Genomics startup sold 5mn users’ genetic data to big pharma
The $300 million four-year collaboration project between GlaxoSmithKline (GSK) and 23andMe genomics company will allow the London-based pharmaceutical to use over five million DNA samples from the genetic-phenotypic database of the Mountain View firm.
“The goal of the collaboration is to gather insights and discover novel drug targets driving disease progression and develop therapies for serious unmet medical needs based on those discoveries,” 23andMe said in a statement.
Noting “commercialization expertise of GSK,” as well as the company's capabilities to research and develop new drugs, 23andMe expressed hope that their database will be used “across a broad range of diseases and modalities, including small molecule, biopharmaceuticals and cell and gene therapies.”
In 2007, 23andMe pioneered DNA saliva-based testing for ancestry. Besides offering its customers the possibility of discovering their roots, the company employed scientific researchers to analyze the customer data, which was then repeatedly used for scientific research.
The firm gets the consent of its customers before using the samples in this way. While the individual can protect their privacy, “any of your data that have already been entered into a study cannot be withdrawn, but your data will not be included in studies that start more than 30 days after you withdraw,” the terms say.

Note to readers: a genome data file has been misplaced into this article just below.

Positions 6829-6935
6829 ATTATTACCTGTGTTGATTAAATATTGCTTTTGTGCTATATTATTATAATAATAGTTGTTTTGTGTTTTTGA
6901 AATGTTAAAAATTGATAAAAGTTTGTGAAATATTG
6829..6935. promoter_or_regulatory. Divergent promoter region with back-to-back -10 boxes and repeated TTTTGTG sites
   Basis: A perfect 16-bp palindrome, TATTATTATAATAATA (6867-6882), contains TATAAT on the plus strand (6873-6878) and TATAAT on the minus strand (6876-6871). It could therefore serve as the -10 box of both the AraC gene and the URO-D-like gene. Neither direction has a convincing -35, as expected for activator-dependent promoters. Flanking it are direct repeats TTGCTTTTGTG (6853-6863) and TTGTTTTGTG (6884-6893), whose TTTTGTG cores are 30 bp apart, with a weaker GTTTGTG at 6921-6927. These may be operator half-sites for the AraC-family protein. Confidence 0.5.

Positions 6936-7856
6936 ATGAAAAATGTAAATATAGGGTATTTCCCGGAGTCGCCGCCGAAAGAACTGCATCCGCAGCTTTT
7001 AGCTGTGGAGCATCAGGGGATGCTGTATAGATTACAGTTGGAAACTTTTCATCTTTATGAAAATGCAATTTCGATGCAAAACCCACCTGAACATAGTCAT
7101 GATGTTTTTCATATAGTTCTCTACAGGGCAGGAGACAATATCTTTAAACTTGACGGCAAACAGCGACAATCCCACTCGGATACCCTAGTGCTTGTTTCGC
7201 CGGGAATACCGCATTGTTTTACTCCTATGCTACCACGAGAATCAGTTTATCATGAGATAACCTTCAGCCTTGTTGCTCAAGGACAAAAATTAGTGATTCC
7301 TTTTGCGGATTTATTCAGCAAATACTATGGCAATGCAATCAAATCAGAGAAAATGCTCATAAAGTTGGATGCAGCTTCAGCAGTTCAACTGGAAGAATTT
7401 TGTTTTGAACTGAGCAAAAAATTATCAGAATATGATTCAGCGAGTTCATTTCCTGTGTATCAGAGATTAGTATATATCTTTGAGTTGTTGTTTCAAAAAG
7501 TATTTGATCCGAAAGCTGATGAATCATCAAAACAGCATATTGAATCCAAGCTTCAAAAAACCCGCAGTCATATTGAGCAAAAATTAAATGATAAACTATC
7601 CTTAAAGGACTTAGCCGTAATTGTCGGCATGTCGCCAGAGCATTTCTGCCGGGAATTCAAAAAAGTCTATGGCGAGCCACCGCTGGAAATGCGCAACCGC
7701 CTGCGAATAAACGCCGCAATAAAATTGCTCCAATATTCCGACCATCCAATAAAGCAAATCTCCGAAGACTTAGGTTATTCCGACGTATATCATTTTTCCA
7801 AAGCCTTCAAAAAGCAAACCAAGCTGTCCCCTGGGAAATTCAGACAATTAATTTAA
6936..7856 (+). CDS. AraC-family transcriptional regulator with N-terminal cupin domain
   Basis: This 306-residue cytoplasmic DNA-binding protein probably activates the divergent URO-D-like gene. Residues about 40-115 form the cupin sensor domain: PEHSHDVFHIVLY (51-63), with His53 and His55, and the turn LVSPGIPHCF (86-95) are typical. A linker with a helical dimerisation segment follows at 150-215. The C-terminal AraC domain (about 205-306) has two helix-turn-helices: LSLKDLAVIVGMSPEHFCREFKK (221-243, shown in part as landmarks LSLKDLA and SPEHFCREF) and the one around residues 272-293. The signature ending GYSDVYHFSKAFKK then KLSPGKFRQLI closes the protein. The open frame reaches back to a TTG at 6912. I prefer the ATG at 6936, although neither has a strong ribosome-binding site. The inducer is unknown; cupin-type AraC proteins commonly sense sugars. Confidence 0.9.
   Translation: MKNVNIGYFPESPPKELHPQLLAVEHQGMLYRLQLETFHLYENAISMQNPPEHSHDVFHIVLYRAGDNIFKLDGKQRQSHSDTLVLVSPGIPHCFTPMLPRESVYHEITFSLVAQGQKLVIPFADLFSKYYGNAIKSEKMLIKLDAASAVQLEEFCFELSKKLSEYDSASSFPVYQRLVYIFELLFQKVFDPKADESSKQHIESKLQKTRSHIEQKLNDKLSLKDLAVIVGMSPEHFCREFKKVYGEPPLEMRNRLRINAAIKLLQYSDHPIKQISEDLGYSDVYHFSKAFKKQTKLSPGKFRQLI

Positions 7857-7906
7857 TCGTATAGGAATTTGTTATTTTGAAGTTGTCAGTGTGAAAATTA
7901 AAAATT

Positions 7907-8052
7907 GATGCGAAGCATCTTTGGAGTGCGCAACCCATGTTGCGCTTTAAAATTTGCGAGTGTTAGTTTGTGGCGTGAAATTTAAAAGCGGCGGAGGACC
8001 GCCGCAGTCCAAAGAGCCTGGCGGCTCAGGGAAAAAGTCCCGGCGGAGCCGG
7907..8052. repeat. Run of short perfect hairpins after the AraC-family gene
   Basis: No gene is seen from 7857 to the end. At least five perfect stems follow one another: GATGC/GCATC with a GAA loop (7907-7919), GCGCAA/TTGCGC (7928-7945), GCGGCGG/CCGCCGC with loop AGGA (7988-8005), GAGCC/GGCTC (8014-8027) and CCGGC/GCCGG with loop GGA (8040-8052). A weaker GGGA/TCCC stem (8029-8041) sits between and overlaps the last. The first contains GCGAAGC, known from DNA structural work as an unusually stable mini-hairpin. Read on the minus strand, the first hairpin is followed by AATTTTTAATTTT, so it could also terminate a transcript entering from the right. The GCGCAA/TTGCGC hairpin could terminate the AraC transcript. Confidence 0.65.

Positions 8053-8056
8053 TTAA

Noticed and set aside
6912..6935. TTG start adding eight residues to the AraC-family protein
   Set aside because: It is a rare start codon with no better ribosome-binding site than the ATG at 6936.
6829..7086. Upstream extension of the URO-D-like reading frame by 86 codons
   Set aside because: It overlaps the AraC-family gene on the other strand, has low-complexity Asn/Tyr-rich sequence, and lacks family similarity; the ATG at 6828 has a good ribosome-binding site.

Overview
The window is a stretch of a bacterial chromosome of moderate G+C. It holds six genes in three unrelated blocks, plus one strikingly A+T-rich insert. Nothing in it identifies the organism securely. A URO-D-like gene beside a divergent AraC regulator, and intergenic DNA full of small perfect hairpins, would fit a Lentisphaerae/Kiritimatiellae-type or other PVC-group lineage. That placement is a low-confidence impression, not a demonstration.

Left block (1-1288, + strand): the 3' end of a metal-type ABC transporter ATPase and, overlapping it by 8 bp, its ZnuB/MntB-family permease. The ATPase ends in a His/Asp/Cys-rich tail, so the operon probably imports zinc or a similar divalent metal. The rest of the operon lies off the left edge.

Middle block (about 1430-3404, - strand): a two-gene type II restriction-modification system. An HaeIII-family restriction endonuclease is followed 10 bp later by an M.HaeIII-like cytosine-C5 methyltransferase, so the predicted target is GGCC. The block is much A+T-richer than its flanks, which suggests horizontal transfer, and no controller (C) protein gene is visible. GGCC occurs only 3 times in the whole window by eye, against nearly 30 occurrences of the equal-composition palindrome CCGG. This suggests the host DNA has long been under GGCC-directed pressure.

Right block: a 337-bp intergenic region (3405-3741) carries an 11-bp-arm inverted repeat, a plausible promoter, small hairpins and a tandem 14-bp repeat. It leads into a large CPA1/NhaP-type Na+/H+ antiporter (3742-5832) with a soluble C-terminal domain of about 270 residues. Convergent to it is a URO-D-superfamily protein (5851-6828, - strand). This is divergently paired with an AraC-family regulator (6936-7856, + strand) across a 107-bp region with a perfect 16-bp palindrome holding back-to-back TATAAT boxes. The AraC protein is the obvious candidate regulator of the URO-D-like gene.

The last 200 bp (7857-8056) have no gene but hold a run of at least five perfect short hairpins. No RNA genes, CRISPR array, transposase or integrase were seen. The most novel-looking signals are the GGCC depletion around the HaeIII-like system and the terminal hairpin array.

“For those who do consent, their information will be de-identified, so no individual will be identifiable to GSK,” the pharmaceutical said, noting that over 80 percent of 23andMe’s customer base on average consent to participate in research.
“Today is an important milestone in how 23andMe will be able to impact the lives of those with disease and how we will be able to improve the future of healthcare.” - Anne Wojcicki, 23andMe CEO 👏https://t.co/9Gs5zZUJRO— 23andMe (@23andMe) July 25, 2018
While some experts, like Peter Pitts, president of the Center for Medicine in the Public Interest, questioned potential privacy breaches, GSK was quick to assure that protection of customers’ data and privacy is the highest priority.
“Both companies have stringent security protections in place when it comes to collecting, storing and transferring information about research participants. 23andMe employs software, hardware and physical security measures to protect the computers where data is stored and information will only be transferred using encryption to offer maximum security,” GSK said.
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